Sunday, August 24, 2014

8.01: Deep Breath, or Then It Just Goes Haywire

I can't be the only one using this screenshot, right?
Writer: Steven Moffat
Director: Ben Wheatley
Airdate: August 23, 2014

So, that Peter Capaldi, eh? Daaaaaaaaaaaaayum.

Er.

Okay, let's try that again. What we watched this weekend, of course, is one of those peculiar entries in the Doctor Who canon (such as it is) that has a fair bit of history but also no one seems to quite know what to do with. That would be the category of the regeneration episode (although a case could be made for "episode featuring dinosaurs where they turn out not be the real threat in the story." A category featured in the program only slightly less often than the regeneration tale). The point has been made elsewhere, but these regeneration tales tend to be a bit light on the particulars of the monster of the week and whatever mad plot is in need of stopping and instead are often showcases for the new Doctor to go a bit goofy and to get introduced to  a new companion and dynamic. And, well, this episode is pretty par for the course here. And for much of the episode, the regeneration of the Doctor takes on a sort of secondary importance to the other regeneration happening: the one that Clara is undergoing.

The common complaint I'm seeing pop up about this episode - and it's one that's certainly fair - is that the entire first chunk of the story is filled with a lot of the Doctor not getting on and becoming the Doctor and basically a lot of Clara and the Paternoster Gang flitting around and being funny (or "funny" if you're not inclined to be charitable to what you're seeing on your screen). And, well, fair enough. You won't hear me argue against the idea that Madame Vastra, Jenny and Strax have worn out their welcome at this point. But, of course, what's really happening here is that Moffat & co. are taking he time to reintroduce Clara to the audience. And to carefully lay out the turmoil she finds herself in after the Doctor has regenerated into someone who doesn't even recognize her for a time.

That's a bit that threw me at first. At first blush, I wasn't on board with the idea that Clara would have that much angst over the Doctor regenerating. She has, after all, interacted to some extent with every single one if his incarnations and had a relatively recent extended adventure with three of them. At the end Smith's tenure, one thing I had been looking forward to was a dynamic where the companion would not only have a good idea of what the heck is going on with the Doctor regenerating but would actually potentially be in situation to potentially have more knowledge than the Doctor depending on how mixed up he got. That didn't really happen here, but what we got satisfied nonetheless.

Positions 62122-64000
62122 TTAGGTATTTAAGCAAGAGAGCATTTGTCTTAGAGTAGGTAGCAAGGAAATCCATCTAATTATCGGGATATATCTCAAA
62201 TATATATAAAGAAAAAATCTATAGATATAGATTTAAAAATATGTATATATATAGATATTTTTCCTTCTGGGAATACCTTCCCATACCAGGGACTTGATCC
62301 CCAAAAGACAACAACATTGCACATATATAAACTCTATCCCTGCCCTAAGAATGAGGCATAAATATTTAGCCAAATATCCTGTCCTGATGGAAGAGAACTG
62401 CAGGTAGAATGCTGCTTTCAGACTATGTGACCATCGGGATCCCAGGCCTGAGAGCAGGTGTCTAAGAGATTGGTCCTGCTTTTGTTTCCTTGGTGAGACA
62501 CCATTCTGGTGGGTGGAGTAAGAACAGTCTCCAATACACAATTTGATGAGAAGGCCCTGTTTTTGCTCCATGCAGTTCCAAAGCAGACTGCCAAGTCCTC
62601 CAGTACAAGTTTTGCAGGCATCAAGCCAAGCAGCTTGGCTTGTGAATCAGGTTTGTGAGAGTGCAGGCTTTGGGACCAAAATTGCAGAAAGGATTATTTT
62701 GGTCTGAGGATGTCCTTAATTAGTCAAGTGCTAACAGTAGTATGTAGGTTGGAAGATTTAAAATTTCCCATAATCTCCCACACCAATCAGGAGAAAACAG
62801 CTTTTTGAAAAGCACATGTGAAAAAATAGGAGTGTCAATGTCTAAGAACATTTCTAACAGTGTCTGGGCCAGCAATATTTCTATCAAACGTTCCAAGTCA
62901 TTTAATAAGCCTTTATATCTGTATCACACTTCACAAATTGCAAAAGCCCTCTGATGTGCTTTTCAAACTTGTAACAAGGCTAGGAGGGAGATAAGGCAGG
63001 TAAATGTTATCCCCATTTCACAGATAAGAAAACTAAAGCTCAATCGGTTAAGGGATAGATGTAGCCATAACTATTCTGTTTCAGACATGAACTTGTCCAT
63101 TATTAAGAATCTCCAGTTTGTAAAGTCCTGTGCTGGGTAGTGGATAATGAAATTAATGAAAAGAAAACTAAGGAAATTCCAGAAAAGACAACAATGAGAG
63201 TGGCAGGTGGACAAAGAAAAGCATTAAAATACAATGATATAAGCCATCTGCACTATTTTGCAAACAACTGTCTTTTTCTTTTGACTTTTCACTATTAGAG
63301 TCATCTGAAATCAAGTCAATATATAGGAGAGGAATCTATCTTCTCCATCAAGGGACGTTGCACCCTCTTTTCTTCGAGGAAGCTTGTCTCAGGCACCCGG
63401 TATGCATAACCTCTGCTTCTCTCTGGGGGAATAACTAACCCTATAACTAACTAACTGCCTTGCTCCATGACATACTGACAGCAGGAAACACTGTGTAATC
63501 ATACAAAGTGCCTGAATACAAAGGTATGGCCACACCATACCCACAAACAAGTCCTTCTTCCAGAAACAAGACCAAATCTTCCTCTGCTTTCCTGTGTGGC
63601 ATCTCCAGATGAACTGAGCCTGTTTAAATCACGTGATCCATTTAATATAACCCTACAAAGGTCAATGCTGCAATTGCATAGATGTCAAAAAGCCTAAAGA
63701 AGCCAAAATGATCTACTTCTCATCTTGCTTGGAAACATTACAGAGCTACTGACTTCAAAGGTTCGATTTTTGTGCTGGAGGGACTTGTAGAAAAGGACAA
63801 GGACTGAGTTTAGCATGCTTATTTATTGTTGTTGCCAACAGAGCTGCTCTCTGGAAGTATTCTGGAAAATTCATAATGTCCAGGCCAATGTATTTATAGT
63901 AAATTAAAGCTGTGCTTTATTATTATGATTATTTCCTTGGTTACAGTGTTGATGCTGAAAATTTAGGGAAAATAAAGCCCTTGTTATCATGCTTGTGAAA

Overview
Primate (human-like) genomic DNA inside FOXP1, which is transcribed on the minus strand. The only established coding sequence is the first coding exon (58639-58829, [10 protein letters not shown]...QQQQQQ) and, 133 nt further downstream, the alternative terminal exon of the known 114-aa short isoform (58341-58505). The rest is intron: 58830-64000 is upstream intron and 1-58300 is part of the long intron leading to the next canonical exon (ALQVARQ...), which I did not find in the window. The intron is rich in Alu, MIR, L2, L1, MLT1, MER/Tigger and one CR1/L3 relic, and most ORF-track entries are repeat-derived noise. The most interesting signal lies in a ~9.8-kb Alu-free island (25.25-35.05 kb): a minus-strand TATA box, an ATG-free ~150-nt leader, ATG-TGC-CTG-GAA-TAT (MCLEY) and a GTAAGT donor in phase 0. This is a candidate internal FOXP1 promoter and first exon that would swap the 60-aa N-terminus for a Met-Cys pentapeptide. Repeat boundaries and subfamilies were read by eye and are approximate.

Let's step back a moment and consider Clara's character and position: yeah, she has an abstract understanding of regeneration and how the Doctor continues on in different forms and with different twists on his identity. But in her past interactions, the Eleventh Doctor - "her" Doctor - was always in sight, either to guide her along or as a person to save. The reality of having that version of the Doctor getting wiped away to make way for someone new is nothing she's had to engage with in more than an academic sense. And yet here we find her, not only with a new Doctor but one that seems so different that he actually doesn't recognize her at first. In Clara's shoes, getting freaked the fuck out would be a pretty understandable reaction. Even to the point of questioning whether you really know the person standing in front of you anymore.